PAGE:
Netblock reassigned from Chile to US ISP...
martin at airwire.ie
Fri Dec 12 17:54:43 CST 2008
Joe Abley wrote:
> On 2008-12-12, at 15:02, Martin List-Petersen wrote:
>> It's a misconception of some muppets, especially in IT related
>> products, that forget, that a lot or IT professionals do travel all
>> over the world and usually have a credit card in their home country.
>> Pure and utter nonsense.
> Or perhaps the hassle of dealing with stolen US credit card numbers from
> clients outside the US costs far more money than you could hope to make
> back with the purchases of US nationals travelling overseas?
> Could well be muppets, but surely there are other possibilities.
I can understand merchants wanting the extra security, but the issue is,
that they then don't want to fork out for a MaxMind subscription or the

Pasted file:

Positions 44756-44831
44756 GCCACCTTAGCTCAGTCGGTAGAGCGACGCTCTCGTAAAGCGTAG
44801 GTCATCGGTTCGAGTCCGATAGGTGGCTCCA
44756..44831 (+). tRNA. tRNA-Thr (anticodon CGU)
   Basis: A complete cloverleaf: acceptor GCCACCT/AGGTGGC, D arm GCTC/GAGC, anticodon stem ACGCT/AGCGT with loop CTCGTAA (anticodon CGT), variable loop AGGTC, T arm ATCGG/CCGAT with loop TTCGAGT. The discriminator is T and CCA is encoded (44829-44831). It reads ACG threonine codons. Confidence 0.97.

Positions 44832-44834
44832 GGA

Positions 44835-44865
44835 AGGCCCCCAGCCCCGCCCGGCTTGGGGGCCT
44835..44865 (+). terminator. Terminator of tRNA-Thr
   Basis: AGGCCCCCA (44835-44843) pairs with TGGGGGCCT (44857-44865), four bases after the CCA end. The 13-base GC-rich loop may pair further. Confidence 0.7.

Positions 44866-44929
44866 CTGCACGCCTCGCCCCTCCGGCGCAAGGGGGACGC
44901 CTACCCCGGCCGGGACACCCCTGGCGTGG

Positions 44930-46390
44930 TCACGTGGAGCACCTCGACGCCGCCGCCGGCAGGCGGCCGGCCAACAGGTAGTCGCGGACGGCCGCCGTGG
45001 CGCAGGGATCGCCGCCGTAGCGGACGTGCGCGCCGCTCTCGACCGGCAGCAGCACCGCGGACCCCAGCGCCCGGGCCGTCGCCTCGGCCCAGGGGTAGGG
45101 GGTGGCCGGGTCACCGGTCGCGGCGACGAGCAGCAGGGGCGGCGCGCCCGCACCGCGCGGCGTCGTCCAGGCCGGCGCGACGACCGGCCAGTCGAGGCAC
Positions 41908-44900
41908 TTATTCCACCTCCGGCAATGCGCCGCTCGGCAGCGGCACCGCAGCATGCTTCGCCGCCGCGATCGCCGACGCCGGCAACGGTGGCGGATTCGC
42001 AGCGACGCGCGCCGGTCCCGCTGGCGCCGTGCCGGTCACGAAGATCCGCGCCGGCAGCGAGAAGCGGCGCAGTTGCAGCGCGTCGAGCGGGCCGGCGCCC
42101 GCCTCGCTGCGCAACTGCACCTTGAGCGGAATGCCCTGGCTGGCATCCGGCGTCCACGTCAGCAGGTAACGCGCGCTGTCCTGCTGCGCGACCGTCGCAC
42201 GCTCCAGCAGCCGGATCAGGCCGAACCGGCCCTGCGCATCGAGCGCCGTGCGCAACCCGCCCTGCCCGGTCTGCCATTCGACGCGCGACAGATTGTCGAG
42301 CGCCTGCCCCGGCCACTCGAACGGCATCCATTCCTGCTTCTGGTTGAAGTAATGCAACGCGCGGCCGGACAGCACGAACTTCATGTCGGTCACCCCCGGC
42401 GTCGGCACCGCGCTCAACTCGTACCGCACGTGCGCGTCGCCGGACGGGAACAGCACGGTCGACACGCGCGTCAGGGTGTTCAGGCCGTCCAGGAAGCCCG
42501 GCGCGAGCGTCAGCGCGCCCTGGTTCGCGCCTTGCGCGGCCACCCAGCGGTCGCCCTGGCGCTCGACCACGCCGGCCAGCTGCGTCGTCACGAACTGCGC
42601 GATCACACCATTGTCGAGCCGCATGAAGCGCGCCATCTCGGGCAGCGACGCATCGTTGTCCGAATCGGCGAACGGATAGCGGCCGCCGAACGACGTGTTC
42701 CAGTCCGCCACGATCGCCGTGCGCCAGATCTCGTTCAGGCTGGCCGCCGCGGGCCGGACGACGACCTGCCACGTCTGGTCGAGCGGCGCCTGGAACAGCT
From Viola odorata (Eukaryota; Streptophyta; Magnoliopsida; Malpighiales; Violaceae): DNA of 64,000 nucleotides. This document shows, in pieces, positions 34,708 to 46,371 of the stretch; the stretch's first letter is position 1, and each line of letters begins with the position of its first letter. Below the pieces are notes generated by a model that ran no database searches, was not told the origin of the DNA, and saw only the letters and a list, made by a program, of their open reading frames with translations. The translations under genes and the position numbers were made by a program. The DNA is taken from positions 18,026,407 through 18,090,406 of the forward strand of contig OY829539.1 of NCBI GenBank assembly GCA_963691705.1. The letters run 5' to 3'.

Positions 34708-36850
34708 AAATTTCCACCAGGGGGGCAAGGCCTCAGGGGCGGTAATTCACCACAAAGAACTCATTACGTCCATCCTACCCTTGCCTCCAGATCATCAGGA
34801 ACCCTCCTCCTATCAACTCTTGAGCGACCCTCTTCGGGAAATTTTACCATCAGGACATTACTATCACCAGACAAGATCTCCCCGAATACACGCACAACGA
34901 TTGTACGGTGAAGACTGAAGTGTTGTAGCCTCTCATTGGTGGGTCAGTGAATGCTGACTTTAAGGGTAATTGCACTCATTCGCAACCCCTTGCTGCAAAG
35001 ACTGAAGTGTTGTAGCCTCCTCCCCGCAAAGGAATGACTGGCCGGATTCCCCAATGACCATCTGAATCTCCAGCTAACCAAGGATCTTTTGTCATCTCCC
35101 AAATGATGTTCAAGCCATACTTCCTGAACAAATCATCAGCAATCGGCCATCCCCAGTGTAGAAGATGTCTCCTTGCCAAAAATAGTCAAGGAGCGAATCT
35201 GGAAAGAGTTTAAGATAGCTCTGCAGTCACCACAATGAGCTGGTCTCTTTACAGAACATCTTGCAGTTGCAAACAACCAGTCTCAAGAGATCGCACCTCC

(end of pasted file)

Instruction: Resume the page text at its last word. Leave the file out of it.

One of the bigger colo providers in the states is selling SSL
certificates, but their geoip data is ancient.
I even bothered to raise a ticket with them and the answer was just
"we're working with our development team on that". When I revisited 6
months later, nothing had changed.
It's not the only case, that I've ran into this issue and the US is not
the only place that credit cards are issued or used. Nor is credit
card/credit card theft a outside US only thing. It happens anywhere,
inside or outside the US. That's exactly, why the banks starting adding
the personalized password option etc.
Using outdated geoip data for merchant-services is as unprofessional as
asking people to fax a copy of their credit card to some fax number.
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